Geci: Take for instance Wakanda (the fictional country home of the superhero Black Panther). I believe it is important to work with the alterity, hope, and excitement that it inspires. In fact, it’s an invitation to innovation that doesn’t only have to be about technology, but also a conversation about modernity with tradition, empowerment with responsibility, community with colourful diversity. So I use Afrofuturistic references because they open up possibilities and put smiles on faces. But ultimately imagination is imagination. What we do and what others do is also important. I hope we will in time see less separation between our creatives and our ‘doers’.

How do you work to disseminate futures thinking across the continent?

Geci: I am a co-founder of the Southern African Node of the Millennium Project, aiming to connect African foresight practitioners and enthusiasts through a platform called ‘’. It promotes the sharing and use of foresight on and around Africa, acting as an aggregator to give futurists and stakeholders a way to find foresight resources on Africa. I also participate in other diverse platforms, from UNESCO’s global Futures Literacy Network to the Emergence Network. Also, I’m a global faculty member of Singularity University, a more corporate leadership-type space where the foresight tends to be more technocentric and solutionist.

Eva: I am pursuing my legal background in the futures field with regard to decolonising the law, and what that means on the African continent. How come we are still using rules and norms that were made in other spaces in the world? Can’t we be norm producers ourselves? Yes, of course we can! Those questions are at the core of decolonial studies and complexity theory in general. That’s why I became interested in futures in the first place. The work I do around UNESCO comes with a mandate from our 193 member states and the privilege to support initiatives that don’t have sufficient funding, so we can take on projects that engage important questions around implementing Futures Literacy, for example in Syrian homes or the future of Martinique (a French Caribbean island, ed.). For instance, if someone reading this magazine wishes to become a local champion and launch a project, I can support such an aspiration as part of my organisation’s mandate.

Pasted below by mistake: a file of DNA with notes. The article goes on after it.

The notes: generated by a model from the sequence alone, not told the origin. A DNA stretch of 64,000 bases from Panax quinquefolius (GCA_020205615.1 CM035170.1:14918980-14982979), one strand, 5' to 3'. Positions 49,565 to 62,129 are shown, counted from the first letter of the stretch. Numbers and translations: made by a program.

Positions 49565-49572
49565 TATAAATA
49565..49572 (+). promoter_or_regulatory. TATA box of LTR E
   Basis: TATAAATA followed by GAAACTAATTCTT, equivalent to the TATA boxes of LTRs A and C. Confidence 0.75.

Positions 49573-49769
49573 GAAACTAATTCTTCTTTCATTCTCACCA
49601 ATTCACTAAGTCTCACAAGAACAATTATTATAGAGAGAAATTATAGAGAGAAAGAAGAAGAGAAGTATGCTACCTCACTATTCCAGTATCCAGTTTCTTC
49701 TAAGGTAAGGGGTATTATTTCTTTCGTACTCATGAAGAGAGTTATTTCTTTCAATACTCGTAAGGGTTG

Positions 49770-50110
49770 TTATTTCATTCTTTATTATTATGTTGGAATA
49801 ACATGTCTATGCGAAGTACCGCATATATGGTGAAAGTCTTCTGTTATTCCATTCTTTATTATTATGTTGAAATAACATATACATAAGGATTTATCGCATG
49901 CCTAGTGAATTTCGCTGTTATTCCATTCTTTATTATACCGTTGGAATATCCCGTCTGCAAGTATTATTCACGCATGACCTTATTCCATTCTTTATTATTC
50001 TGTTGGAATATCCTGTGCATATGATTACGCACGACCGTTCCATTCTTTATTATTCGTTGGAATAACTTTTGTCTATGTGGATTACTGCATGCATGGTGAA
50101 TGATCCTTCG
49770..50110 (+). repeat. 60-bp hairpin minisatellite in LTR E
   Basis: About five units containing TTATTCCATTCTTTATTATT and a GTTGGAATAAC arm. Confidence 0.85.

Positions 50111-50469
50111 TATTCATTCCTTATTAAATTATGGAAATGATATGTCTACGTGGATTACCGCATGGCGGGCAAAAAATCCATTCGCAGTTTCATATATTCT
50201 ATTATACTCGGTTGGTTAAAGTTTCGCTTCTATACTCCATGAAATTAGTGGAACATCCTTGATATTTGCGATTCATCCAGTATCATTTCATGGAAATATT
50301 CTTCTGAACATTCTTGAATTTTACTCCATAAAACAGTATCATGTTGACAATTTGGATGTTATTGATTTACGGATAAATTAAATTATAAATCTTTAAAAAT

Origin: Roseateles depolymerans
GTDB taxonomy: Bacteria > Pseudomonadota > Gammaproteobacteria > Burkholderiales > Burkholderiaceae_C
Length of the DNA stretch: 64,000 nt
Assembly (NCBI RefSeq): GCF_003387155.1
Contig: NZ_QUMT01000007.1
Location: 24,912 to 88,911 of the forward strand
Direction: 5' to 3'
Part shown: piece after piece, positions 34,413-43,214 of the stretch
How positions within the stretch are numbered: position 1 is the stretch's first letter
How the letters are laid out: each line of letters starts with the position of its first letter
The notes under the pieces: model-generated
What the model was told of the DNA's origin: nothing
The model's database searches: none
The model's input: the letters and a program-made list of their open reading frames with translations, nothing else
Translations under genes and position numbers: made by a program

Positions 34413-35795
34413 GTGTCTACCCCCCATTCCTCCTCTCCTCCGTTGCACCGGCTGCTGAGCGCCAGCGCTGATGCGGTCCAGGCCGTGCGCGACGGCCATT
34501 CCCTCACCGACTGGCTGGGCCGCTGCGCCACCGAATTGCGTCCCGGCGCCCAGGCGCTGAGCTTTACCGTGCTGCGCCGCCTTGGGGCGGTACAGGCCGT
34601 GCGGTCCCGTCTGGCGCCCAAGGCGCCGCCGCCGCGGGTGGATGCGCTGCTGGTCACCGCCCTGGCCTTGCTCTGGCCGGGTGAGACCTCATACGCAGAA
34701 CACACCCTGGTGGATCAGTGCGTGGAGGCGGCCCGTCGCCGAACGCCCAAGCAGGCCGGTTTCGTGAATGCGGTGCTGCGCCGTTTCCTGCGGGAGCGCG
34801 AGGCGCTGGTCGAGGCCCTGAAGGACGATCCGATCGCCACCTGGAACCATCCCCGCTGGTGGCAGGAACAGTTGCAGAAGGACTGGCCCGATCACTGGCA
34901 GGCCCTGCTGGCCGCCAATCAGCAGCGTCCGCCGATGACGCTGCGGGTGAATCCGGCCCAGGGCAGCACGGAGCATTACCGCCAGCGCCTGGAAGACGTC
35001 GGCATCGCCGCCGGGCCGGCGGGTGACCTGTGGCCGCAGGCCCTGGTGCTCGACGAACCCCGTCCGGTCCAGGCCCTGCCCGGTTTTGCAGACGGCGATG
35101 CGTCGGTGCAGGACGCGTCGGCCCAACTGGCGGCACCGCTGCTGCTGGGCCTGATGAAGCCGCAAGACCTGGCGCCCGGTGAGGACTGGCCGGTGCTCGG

You work together on the Capacity to Decolonise (C2D) programme. What is that about?

Geci: C2D is a multi-year project in Africa that introduces futures literacy as a capability-based approach to decolonising futures – to free us for example from the prevailing but senseless paradigm of growth for growth’s sake. “Resurgence” is a term from decolonial theory which is about redefining who you are and what your community is about; we use this to explore how futures literacy can be used as an entry point for emancipatory processes to happen.

… and how can futures literacy enable that?

Eva: It is about rethinking in a more participatory manner to make sure that futures are not just created by a few, and about enlarging the community of people setting the agenda and owning it. Secondly, it’s about bridging the gap between proposed new imaginaries and the actions that follow. What does freedom mean? What does it mean to act upon such a belief? What are the applications that people can opt for once they’ve articulated those ideas?

Geci: So, if there is no big development ‘destination’ that we should all be working towards – what do you do once you realize that? What are you inviting people to do once you say that the destination is not clear anymore? It’s a post-activist idea that invites people to explore new practices and new knowledge and other ways of thinking, doing and being.

How would you like to see the impact of your work?

Eva: I want to keep enabling and inviting more people to feel they can own the norms that they apply, and make sure that there is a connection between what people have in their heads and the way they think about the future.

Geci: At one stage I felt my mission was to popularise futures thinking, but looking back I don’t think that was particularly humble. So now my humbler goal is about inviting people on that journey and investing my time to foster the idea of ‘decolonising the future’ as a practicable and inclusive inquiry.

How would you advise your future selves?

Geci: I recently discovered that my superpower is asking questions. I think that’s a beautiful thing, and I’d advise myself to hang on to that as a strong call to humility. And secondly, I wish to open up inquiries rather than closing down spaces.

Eva: I really believe in the humility check too, and that the only thing that is sustainable is hope. Our job as futurists is to make sure we never let it go once we have it. So my advice to future Eva is to make sure that those ideas, concepts, or words used in the general discourse around how to make Africa, or any community, better don’t lose their meaning.

This is an article from Issue 60 of Scenario Magazine.

Grab a copy here